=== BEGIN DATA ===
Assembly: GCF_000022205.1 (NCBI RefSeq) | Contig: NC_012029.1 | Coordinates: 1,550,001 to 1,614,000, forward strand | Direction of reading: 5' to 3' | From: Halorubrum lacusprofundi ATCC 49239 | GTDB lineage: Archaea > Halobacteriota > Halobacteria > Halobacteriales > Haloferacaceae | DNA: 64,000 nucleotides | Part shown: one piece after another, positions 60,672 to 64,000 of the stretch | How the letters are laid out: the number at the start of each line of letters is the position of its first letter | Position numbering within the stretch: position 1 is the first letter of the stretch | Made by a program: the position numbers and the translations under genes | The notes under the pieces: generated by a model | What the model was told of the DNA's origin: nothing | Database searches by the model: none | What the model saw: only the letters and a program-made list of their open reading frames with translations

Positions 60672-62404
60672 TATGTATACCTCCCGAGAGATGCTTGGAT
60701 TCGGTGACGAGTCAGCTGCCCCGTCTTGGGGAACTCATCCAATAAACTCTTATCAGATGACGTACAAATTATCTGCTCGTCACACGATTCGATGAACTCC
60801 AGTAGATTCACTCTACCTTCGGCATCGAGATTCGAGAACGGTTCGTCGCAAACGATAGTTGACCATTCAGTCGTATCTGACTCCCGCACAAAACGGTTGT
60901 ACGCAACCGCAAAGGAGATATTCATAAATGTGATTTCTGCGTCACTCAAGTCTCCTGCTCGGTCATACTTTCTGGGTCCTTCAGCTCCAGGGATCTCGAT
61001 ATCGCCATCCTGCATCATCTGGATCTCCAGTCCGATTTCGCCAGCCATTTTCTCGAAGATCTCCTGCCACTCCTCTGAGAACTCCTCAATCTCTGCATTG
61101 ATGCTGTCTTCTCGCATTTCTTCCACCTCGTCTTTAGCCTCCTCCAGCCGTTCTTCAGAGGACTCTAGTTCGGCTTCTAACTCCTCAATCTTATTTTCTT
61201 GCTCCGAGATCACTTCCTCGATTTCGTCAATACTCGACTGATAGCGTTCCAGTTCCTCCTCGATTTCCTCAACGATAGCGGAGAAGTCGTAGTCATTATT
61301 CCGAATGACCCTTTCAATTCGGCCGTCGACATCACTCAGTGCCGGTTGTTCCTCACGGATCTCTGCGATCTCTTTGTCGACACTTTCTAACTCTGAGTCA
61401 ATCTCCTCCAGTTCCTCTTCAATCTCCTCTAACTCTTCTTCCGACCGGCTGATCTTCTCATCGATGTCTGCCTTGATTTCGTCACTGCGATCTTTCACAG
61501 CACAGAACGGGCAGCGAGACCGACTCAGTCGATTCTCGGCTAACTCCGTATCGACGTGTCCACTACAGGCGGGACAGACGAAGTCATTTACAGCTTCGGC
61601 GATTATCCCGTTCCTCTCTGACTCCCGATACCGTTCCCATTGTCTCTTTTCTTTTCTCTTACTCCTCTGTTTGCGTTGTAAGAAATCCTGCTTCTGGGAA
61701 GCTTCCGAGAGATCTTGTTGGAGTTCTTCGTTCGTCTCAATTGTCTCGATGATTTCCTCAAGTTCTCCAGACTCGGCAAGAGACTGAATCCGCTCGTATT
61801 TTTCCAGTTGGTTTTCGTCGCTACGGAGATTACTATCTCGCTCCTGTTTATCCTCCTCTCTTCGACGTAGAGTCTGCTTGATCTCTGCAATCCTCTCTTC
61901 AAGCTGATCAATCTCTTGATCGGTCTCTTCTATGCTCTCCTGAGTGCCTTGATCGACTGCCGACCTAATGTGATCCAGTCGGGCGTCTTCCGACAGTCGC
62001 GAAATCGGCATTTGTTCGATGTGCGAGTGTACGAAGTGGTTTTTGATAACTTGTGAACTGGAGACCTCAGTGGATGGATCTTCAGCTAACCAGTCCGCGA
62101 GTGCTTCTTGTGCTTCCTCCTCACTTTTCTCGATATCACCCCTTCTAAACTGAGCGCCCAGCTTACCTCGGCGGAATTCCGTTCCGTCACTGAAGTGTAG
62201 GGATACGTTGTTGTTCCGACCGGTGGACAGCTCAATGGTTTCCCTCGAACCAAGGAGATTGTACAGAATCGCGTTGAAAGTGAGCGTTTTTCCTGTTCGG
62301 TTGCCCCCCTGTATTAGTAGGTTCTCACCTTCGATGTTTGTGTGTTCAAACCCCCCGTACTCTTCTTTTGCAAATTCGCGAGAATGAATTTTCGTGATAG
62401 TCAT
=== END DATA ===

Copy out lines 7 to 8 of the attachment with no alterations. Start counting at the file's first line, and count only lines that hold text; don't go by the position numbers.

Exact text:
61001 ATCGCCATCCTGCATCATCTGGATCTCCAGTCCGATTTCGCCAGCCATTTTCTCGAAGATCTCCTGCCACTCCTCTGAGAACTCCTCAATCTCTGCATTG
61101 ATGCTGTCTTCTCGCATTTCTTCCACCTCGTCTTTAGCCTCCTCCAGCCGTTCTTCAGAGGACTCTAGTTCGGCTTCTAACTCCTCAATCTTATTTTCTT